The marriage does not appear to have been a happy one, even from the beginning. Soon after the parties married, trouble developed between Mrs. Schwalb and her husband's mother and she left complainant on two occasions for a week or so at a time. Complainant says that throughout their marriage they had more arguments than married couples ordinarily have; that his wife was continually dissatisfied about something and that she nagged and argued constantly. The record discloses, and the Chancellor found as a fact, that the defendant was in the habit of using profane and obscene language, and that a large *664 part of same was directed towards complainant. The record discloses that Mrs. Schwalb has, on several occasions, consulted a psychiatrist. No contention is made that she is mentally incompetent, and she, herself, testified that one psychiatrist told her that her mind was perfectly all right.

At the trial of the cause, the Chancellor dismissed the original bill, and found as a fact that neither complainant nor defendant had been guilty of cruel and inhuman treatment. Under his inherent authority, however, the Chancellor did sustain complainant's cross bill for separate maintenance, decreed separate maintenance in her behalf in the amount of $75 per week, and granted custody of the children to her. Complainant, as cross defendant, was also required to provide Mrs. Schwalb with an automobile and to keep up payments on the home place in Jackson, Tennessee on Burkett Street, the exclusive use of which was decreed to her and the children. The complainant was granted the exclusive use, management and control of the residence of the parties in which they had formerly lived in the Bon Air Subdivision in Madison County, Tennessee. Both the home place in Jackson and the one in the Bon Air Subdivision were held by the parties as tenants by the entireties. The injunction against Mrs. Schwalb was continued in full force and effect. Mr. Schwalb was required to pay $500 solicitors' fees for cross complainant's solicitors, and the costs of the cause were taxed against him. The contempt citation was dismissed.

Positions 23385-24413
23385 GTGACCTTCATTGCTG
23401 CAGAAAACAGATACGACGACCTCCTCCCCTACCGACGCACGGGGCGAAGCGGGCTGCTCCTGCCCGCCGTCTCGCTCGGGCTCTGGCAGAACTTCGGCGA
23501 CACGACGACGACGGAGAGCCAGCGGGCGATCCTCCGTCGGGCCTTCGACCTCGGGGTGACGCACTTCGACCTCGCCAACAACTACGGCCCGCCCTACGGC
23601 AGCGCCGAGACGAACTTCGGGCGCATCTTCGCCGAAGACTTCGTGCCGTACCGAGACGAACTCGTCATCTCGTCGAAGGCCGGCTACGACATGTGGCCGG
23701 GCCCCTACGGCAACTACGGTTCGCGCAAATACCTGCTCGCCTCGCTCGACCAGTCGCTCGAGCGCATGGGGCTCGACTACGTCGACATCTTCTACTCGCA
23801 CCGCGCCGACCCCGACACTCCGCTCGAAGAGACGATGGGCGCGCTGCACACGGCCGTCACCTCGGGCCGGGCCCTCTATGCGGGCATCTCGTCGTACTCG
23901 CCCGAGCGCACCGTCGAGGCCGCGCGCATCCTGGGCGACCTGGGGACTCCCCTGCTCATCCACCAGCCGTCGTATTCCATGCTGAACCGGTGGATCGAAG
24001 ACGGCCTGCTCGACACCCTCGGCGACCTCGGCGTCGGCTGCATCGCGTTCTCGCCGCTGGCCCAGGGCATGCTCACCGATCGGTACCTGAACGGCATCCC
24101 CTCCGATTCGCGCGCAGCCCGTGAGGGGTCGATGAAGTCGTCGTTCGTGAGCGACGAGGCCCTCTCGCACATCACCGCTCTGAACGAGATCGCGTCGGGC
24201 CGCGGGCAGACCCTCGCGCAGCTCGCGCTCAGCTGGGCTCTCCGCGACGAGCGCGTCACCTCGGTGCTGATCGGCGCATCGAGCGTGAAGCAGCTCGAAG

We need not consider further the contempt question, because, in Tennessee, there is no right to appeal a judgment of acquittal in a contempt case. Gunter v. Seaboard Copper Mining Co., 142 Tenn. 14, 215 S.W. 273; Collier v. City of Memphis, 160 Tenn. 500, 26 S.W.2d 152.

After the dismissal of his bill, complainant, through his solicitors, requested the Chancellor to make 22 additional findings of fact. The Chancellor did find as requested, paragraphs 1, 3, 4, 8, 10, 11 and 12 of the requested additional findings of fact, which are as follows: